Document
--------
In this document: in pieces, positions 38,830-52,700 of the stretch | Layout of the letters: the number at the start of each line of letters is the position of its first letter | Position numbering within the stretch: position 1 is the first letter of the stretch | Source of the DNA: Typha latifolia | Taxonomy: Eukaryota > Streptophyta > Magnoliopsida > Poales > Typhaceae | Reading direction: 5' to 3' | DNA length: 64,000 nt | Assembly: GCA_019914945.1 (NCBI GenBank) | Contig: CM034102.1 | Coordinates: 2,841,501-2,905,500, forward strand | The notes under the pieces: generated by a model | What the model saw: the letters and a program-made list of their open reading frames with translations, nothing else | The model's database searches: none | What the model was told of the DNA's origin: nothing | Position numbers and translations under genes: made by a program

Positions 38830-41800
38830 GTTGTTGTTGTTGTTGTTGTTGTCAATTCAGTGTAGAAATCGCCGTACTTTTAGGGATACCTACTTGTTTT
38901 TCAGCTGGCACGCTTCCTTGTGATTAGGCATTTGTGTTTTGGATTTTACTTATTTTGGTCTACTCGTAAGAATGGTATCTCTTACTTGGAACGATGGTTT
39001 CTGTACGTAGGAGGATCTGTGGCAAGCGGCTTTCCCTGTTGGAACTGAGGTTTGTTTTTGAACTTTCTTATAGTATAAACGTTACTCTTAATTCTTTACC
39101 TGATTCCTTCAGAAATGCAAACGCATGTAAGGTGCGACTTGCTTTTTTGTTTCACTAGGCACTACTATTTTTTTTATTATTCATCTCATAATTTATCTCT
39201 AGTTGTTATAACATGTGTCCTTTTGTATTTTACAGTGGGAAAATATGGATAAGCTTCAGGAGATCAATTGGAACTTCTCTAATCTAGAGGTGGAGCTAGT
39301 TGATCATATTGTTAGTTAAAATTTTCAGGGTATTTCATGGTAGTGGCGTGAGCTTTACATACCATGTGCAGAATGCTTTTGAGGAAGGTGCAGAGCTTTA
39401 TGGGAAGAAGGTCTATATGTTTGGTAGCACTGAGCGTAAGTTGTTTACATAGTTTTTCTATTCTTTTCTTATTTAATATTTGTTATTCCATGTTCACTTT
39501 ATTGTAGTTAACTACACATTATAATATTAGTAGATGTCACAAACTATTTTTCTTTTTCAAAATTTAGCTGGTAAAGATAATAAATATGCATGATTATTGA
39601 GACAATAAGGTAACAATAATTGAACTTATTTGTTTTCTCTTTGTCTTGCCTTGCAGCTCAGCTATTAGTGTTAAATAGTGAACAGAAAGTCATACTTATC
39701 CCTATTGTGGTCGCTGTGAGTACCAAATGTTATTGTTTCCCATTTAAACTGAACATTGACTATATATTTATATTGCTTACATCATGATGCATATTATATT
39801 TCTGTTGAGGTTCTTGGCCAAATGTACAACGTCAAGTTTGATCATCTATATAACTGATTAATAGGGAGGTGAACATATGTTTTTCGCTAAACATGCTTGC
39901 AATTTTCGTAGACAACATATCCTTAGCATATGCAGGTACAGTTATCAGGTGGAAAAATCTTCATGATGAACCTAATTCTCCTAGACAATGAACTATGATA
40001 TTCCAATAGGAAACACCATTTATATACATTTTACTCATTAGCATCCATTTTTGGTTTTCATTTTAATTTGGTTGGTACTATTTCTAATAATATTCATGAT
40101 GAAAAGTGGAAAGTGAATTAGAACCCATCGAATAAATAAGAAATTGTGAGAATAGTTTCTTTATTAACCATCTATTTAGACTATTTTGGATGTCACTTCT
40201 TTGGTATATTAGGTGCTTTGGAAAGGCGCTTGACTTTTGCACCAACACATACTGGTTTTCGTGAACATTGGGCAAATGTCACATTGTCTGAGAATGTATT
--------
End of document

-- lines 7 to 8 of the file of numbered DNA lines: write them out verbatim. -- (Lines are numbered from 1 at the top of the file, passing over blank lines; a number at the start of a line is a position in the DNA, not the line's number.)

39201 AGTTGTTATAACATGTGTCCTTTTGTATTTTACAGTGGGAAAATATGGATAAGCTTCAGGAGATCAATTGGAACTTCTCTAATCTAGAGGTGGAGCTAGT
39301 TGATCATATTGTTAGTTAAAATTTTCAGGGTATTTCATGGTAGTGGCGTGAGCTTTACATACCATGTGCAGAATGCTTTTGAGGAAGGTGCAGAGCTTTA